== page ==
Eyes Wide Shut


After a rather busy year that was my first year in headship I feel that I have reached a turning point in my outlook on education. It feels a bit like an epiphany with the clouds of educational fuzz parting as a singular beam of light illuminates the true path to educational success. Over the year, one word has repeatedly entered my subconscious and this word is now at the centre of everything I do. It has given me a clarity that I have never experienced so far and has become a filter through which everything else must pass through. The only problem I have is that I can’t tell if through my experiences over the last year with Ofsted, HMI etc whether my eyes have truly been opened or if I have been brain-washed.

Oh, the word is ‘achievement’, sorry probably should have cleared that up at the start. Although at times I feel so stupid that this word has not always been at the forefront of my brain-I imagine many of you didn’t even have to get half-way through the first paragraph before you thought ‘the boy’s talking about achievement’. Some of you may even have spurted out your holiday Pina Coladas in disgust thinking ‘the idiot’s a Head and he’s only just started thinking about achievement; find out where he works and acadamise the damn place now, put the poor children out of their misery’.

I know, I’m sorry, I’m sorry. But before you judge me too harshly, I haven’t not been thinking about achievement but I haven’t always linked everything and I mean everything back to it. I now believe that everything a school does can only be judged successful if judged through academic achievement:

Teaching, behaviour management, your relationship with pupils, your relationship with other staff members, marking, marking all your books, marking all your books every night, planning, getting the right resources, the way you deal with bullying, the way you promote anti-racism/anti-sexism/anti-homophobic views and behaviours, using your data, setting targets, effective child-protection procedures, effective governance, reward systems, assembly themes, after school clubs, the use of pupil-premium monies, the use of all school monies, leadership structures, use of support staff, use of child-mentors…

All of this, if done effectively, will impact on achievement (that bit I’ve always known) but my epiphany/brain-washed bit is that all those elements should be judged through achievement too. Oh and that everyone else in your organisation MUST believe that this is why they do all of the above as well as they can.

We don’t develop a good relationship with our class because we enjoy working with children: we do it because it will have a positive impact on achievement. We don’t challenge racist/sexist/homophobic views just because they are morally abhorrent: we do it because it will ensure a right to equality and ambition which in turn will impact positively on the achievement for as many pupils as possible. We don’t sit down with a pile of books and mark them because it’s part of the job description: we do it because if the school’s policy is effective it will allow us to support achievement.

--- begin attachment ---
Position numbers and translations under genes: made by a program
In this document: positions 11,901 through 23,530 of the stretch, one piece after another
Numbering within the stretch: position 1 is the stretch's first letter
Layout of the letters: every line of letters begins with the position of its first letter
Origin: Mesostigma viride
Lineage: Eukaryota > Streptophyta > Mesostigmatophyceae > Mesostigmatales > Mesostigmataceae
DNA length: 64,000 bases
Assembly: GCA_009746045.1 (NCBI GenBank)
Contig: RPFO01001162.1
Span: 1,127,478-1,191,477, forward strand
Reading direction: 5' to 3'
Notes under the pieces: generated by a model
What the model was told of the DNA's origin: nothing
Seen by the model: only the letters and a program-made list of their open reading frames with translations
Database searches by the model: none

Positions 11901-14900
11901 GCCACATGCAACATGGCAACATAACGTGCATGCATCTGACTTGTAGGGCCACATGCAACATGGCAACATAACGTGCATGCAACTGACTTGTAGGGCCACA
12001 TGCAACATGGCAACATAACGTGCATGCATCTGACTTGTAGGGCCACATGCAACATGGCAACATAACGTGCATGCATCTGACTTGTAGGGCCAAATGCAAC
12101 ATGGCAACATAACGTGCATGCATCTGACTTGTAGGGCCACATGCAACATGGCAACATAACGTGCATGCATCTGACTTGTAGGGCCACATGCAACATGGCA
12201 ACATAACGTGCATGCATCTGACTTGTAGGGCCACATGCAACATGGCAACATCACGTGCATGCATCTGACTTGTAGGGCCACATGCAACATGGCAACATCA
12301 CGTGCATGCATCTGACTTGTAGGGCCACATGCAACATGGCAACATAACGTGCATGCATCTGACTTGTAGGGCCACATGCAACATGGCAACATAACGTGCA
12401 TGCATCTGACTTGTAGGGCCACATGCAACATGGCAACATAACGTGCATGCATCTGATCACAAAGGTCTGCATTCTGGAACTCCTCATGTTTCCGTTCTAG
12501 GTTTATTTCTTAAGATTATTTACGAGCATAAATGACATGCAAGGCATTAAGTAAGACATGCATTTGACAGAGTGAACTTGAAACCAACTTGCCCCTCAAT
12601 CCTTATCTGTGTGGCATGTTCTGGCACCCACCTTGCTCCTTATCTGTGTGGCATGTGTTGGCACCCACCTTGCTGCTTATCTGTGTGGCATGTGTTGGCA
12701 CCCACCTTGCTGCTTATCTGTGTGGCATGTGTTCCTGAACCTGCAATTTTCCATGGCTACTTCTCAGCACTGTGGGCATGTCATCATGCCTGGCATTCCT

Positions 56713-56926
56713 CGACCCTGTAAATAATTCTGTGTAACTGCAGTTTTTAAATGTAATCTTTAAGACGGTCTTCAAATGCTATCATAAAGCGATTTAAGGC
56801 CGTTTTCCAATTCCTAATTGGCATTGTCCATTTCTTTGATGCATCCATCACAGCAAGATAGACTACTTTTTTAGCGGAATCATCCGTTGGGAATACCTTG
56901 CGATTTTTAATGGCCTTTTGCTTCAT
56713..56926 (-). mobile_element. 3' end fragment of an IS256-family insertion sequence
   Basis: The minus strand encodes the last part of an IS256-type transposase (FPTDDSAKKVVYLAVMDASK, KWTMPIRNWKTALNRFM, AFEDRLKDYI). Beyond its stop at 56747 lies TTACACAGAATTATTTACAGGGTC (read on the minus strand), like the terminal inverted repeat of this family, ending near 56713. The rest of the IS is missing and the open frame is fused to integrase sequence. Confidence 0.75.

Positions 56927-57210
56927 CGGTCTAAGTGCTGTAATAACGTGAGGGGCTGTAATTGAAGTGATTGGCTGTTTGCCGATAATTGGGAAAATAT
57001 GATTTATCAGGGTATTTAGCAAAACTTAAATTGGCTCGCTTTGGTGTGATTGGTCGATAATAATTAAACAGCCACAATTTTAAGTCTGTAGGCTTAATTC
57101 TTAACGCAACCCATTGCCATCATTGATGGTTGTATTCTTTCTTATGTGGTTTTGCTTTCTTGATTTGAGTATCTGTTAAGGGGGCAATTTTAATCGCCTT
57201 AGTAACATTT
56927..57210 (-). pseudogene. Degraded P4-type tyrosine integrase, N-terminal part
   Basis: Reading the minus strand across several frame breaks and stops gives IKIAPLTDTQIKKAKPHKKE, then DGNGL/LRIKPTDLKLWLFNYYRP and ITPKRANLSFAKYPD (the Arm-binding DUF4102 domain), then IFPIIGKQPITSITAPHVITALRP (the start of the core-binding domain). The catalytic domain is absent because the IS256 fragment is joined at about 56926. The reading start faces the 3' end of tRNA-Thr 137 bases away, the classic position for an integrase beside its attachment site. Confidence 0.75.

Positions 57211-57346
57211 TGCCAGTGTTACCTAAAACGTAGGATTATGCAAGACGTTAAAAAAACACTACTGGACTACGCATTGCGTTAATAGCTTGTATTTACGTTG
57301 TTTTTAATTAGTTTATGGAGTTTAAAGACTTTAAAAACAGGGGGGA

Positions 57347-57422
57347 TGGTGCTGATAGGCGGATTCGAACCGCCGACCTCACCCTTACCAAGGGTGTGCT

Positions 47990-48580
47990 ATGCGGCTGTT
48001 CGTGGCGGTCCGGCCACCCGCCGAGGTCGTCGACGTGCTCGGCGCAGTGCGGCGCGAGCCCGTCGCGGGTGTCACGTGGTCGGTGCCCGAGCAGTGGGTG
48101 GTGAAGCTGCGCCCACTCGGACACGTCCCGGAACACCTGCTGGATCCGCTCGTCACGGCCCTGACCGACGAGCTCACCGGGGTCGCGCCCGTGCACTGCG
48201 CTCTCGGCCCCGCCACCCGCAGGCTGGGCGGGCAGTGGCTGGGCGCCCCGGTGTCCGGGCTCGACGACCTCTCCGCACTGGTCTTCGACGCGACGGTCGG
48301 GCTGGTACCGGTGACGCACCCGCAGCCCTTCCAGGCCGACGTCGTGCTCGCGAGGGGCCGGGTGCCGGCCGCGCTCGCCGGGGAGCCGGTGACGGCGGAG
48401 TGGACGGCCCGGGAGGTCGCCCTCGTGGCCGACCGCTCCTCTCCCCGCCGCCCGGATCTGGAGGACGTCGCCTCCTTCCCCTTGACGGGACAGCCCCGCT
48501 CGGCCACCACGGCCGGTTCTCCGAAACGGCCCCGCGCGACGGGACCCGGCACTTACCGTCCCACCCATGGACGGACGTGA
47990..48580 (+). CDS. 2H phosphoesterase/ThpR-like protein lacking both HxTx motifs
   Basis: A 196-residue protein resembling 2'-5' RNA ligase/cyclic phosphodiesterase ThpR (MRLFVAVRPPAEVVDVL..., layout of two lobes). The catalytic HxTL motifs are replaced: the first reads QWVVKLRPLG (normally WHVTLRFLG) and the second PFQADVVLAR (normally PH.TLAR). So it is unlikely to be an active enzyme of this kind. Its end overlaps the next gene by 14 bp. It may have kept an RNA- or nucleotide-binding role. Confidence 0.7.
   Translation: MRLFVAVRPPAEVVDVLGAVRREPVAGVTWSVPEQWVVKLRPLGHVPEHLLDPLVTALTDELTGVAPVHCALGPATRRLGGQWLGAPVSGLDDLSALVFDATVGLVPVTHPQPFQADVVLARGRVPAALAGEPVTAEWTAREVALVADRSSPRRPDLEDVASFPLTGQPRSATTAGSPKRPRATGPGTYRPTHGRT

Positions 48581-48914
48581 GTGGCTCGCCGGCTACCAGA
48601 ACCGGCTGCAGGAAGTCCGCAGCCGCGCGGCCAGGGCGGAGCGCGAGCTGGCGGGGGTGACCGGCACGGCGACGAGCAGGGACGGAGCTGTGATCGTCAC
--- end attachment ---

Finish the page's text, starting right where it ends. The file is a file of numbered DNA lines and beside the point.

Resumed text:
I could go on but I think you get the point.

Achievement is not just the marker by which we measure how well a school happens to be doing: it is the reason why we turn up. It is the reason why working in schools is so hard. It should be the reason why working in schools is so rewarding. Too often ‘soft’ successes that provide no actual evidence of success are seen as being adequate in themselves and I think that this should change. It is not good enough that a child is happy in your class unless you are capitalising on that happiness to further their chances later on. It is not good enough that you have worked your magic on an angry/violent child if you are not then pushing that child to achieve. You should not feel proud of your achievement as a teacher if all you have done is create a happy, caring and safe environment and convinced yourself that this is enough…it isn’t!

I know…I sound like a monster. I sound like my Ofsted inspector. What have I become?

I think I’ve become a better Head (I hope I have otherwise the last year was a monumental waste of time). I still passionately believe in enjoying teaching and working with children and still believe in creative freedoms and that working in schools can be fun for everyone. But I’m moving away from thinking that some perceived successes cannot be judged or measured. I think that if you hold a pupil’s academic achievement as your ultimate goal you will not rest until you can link everything we work so hard in putting in place to achievement.

So, if you’re reading this thinking ’well it took him a year but bless him, the kid’s on the right path now’ thank you very much. If you’re reading it thinking ‘we need to take him out, he no longer has a soul’ please help me have another epiphany.

5 thoughts on “Eyes Wide Shut

  1. jfb57 August 2, 2013 / 8:08 pm

    Now your next task is sharing the word for everyone else in the school community to understand!

  2. Phil H August 4, 2013 / 7:28 am

    Just to disagree with the comment above: perhaps the best approach here is not sharing the word. I’m sure I’m not the only one who dislikes big abstract words being lobbed at me as if they should mean something. There are lots of ways in which this epiphany – which sounds all good to me, by the way – can be shared. And it’s very possible that small practical adjustments might precede any announcement of the overarching, underlying “acheivement” theme.
    Great post, though. It does sound like an interesting and meaningful way of thinking about the stuff you do.

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